Your nurse case manager will provide you and your donor with a schedule containing your appointments and medication and cycle instructions. Recipients have approximately three appointments for blood tests and/or ultrasounds, and donors will have six or more. As your cycle progresses, your medication dose may be adjusted. You will receive instructions after each appointment informing you how to proceed.
Cycles take approximately five weeks to complete from start to embryo transfer.
Your donor will be instructed to take her “trigger-shot” 36 hours prior to the egg retrieval. You will receive additional medication instructions, and your partner will be given a time to come in to provide a semen sample on the day of the retrieval, unless a sample has previously been cryopreserved or donor sperm is being used.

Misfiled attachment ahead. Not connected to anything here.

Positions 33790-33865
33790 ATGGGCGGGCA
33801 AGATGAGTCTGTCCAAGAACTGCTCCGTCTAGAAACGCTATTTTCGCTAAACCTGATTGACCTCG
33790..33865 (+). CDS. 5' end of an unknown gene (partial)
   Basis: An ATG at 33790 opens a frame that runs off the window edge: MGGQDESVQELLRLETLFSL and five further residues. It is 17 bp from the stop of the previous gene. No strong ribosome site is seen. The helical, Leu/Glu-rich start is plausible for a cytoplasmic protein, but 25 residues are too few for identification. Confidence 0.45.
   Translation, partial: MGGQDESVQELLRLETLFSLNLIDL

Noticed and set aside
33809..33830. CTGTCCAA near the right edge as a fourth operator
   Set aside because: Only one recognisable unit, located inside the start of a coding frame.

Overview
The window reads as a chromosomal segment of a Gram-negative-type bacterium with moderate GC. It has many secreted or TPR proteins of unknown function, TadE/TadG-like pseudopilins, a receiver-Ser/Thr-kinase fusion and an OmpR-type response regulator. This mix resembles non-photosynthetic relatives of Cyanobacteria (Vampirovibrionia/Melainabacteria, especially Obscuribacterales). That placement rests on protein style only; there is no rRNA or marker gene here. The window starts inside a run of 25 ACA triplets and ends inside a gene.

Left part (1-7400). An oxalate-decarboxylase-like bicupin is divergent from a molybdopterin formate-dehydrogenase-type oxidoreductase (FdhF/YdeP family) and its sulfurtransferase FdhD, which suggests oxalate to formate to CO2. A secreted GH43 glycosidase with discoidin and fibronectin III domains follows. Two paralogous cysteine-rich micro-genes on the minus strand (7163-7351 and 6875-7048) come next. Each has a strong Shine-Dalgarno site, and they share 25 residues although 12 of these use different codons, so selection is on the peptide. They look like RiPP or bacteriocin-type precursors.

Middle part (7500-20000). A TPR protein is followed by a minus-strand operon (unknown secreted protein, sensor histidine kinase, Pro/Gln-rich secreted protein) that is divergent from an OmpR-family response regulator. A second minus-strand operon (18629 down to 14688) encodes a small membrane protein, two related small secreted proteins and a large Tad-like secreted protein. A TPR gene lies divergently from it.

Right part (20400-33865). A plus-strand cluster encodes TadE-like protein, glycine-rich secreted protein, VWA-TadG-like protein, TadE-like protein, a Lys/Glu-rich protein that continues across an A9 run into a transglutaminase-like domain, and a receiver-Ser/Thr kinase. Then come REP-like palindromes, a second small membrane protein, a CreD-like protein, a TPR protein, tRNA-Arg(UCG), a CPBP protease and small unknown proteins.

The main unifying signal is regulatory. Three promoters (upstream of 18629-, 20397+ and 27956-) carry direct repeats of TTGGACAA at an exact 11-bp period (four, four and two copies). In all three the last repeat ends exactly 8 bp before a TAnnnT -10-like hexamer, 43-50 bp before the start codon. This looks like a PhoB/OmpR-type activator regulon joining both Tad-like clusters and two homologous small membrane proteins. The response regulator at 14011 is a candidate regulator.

The day of the donor’s retrieval the recipient will be informed how many eggs were retrieved. The day after the fertilization process you will be informed how many eggs successfully fertilized and the number of embryos. The embryo transfer will take place three or five days after the retrieval. This is decided by your physician.
A blood pregnancy test is done 14 days after the retrieval. If your result is positive, you will come in approximately two weeks later for an ultrasound. If the pregnancy is progressing normally after six-eight weeks, you will be released to begin obstetric care with your OB physician but will remain on medications for approximately eight-nine weeks post-transfer. If pregnancy does not occur, you will be asked to schedule a consultation with your RSC physician.
Risks of using egg donation for IVF
In addition to the usual risks of IVF, approximately 10%-15% of pregnancies resulting from donor egg IVF will miscarry. Additionally, the risk of multiples (twins) is high if two blastocyst embryos are transferred. As a result, your RSC physician will strongly encourage you to consider a single embryo transfer (eSET). This provides very high pregnancy rates with lower risk.